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  6. Hurricane Matthew locally generated more than 400 mm of rainfall on 8–9 October 2016 over the eastern Carolinas and Virginia as it transitioned into an extratropical cyclone. The heaviest precipitation occurred along a swath situated up to 100–200 km inland from the coast and collocated with enhanced low-tropospheric frontogenesis. Analyses from version 3 of the Rapid Refresh (RAPv3) model indicate that rapid frontogenesis occurred over eastern North and South Carolina and Virginia on 8 October, largely over a 12-h time period between 1200 UTC 8 October and 0000 UTC 9 October. The heaviest rainfall in Matthew occurred when and where spiral rainbands intersected the near-surface front, which promoted the lift of conditionally unstable, moist air. Parallel to the spiral rainbands, conditionally unstable low-tropospheric warm, moist oceanic air was advected inland, and the instability was apparently released as the warm air mass rose over the front. Precipitation in the spiral rainbands intensified on 9 October as the temperature gradient along the near-surface front rapidly increased. Unlike in Hurricane Floyd over the mid-Atlantic states, rainfall totals within the spiral rainbands of Matthew as they approached the near-surface front evidently were not enhanced by release of conditional symmetric instability. However, conditional symmetric instabilitymore »release in the midtroposphere may have enhanced rainfall 200 km northwest of the near-surface front. Finally, although weak cold-air damming occurred prior to heavy rainfall, damming dissipated prior to frontogenesis and did not impact rainfall totals.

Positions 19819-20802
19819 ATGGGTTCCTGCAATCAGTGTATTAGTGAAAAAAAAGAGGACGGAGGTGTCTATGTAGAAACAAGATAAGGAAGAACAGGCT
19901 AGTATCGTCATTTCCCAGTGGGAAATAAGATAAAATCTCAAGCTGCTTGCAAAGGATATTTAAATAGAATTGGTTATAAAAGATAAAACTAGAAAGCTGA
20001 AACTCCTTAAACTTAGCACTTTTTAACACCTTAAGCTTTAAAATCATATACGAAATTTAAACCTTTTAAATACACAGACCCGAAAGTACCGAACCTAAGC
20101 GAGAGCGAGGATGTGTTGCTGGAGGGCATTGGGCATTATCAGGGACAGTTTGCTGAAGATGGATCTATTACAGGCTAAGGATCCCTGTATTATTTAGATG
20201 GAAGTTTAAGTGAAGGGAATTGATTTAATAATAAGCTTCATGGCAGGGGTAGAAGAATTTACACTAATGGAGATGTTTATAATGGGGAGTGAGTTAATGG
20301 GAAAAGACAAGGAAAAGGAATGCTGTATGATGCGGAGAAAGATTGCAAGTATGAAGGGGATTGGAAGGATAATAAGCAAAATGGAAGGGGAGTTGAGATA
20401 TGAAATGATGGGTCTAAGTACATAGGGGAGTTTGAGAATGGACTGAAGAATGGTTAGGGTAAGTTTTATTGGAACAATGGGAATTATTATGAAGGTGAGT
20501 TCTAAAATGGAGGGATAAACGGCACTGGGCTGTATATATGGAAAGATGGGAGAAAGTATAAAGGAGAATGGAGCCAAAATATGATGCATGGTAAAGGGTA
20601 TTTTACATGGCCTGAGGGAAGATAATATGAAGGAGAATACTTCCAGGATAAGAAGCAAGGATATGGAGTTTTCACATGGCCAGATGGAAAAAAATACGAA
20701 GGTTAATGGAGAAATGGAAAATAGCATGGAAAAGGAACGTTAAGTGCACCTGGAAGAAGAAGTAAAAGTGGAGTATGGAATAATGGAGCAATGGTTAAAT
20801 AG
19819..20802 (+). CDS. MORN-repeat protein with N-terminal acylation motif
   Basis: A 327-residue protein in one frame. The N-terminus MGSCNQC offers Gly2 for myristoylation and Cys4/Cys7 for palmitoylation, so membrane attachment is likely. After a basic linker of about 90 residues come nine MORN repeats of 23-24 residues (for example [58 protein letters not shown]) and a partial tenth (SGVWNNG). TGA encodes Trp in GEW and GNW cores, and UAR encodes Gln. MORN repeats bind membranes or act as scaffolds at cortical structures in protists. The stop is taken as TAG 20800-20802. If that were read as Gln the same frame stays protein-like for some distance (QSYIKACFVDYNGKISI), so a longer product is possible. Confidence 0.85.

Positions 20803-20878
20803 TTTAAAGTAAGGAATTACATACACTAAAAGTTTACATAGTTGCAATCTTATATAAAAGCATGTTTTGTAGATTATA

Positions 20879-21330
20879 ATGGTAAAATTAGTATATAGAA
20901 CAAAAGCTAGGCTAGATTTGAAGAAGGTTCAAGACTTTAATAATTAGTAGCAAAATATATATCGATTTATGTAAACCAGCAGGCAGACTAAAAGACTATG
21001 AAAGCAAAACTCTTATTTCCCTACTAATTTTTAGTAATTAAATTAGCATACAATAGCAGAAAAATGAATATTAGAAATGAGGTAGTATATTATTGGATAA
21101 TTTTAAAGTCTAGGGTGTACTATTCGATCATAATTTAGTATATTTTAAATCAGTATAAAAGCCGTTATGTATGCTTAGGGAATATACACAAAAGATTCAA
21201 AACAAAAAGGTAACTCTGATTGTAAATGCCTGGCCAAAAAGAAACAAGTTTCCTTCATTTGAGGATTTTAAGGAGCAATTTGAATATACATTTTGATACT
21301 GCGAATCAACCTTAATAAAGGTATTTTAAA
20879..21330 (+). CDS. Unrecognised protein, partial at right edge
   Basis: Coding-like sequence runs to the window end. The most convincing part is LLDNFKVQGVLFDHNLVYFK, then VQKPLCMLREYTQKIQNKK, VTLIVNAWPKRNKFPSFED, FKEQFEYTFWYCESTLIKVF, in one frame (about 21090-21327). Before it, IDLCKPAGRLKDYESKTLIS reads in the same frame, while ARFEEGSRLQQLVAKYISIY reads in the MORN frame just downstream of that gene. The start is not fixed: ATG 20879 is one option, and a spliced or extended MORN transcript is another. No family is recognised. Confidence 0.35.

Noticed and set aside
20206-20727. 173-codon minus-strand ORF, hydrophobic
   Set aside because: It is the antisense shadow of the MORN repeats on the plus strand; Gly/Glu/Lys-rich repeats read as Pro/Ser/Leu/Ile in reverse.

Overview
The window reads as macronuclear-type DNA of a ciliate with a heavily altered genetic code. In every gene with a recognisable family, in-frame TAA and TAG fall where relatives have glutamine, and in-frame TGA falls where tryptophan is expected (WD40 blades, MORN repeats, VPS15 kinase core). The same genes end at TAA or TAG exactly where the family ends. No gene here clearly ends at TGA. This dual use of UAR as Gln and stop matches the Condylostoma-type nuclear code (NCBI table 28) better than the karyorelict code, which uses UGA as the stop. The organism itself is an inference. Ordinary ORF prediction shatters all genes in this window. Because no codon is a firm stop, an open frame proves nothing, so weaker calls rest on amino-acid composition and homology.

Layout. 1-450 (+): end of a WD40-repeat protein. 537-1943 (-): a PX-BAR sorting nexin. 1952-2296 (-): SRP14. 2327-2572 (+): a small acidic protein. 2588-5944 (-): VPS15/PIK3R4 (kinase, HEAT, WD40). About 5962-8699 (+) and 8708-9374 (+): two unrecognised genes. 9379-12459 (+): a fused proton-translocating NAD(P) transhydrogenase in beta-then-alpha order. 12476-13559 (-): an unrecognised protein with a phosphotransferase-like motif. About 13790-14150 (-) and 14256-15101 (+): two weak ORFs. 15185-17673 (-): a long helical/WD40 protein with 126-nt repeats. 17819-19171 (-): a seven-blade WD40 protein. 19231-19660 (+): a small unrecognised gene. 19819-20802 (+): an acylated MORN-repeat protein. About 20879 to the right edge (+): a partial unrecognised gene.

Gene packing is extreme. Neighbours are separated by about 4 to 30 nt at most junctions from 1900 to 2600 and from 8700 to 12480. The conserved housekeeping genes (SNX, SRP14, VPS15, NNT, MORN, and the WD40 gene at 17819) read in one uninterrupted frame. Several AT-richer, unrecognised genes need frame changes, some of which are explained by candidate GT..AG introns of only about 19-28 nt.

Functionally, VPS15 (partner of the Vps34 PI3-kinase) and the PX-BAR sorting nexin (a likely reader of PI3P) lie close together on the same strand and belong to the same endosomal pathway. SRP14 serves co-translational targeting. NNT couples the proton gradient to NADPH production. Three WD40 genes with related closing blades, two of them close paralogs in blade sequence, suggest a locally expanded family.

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  7. Realistically representing the multiscale interactions between moisture and tropical convection remains an ongoing challenge for weather prediction and climate models. In this study, we revisit the relationship between precipitation and column saturation fraction (CSF) by investigating their tendencies in CSF–precipitation space using satellite and radar observations, as well as reanalysis. A well-known, roughly exponential increase in precipitation occurs as CSF increases above a “critical point,” which acts as an attractor in CSF–precipitation space. Each movement away from and subsequent return toward the attractor results in a small net change of the coupled system, causing it to evolve in a cyclical fashion around the attractor. This cyclical evolution is characterized by shallow and convective precipitation progressively moistening the environment and strengthening convection, stratiform precipitation progressively weakening convection, and drying in the nonprecipitating and lightly precipitation regime. This behavior is evident across a range of spatiotemporal scales, suggesting that shortcomings in model representation of the joint evolution of convection and large-scale moisture will negatively impact a broad range of spatiotemporal scales. Novel process-level diagnostics indicate that several models, all implementing versions of the Zhang–McFarlane deep convective parameterization, exhibit unrealistic coupling between column moisture and convection.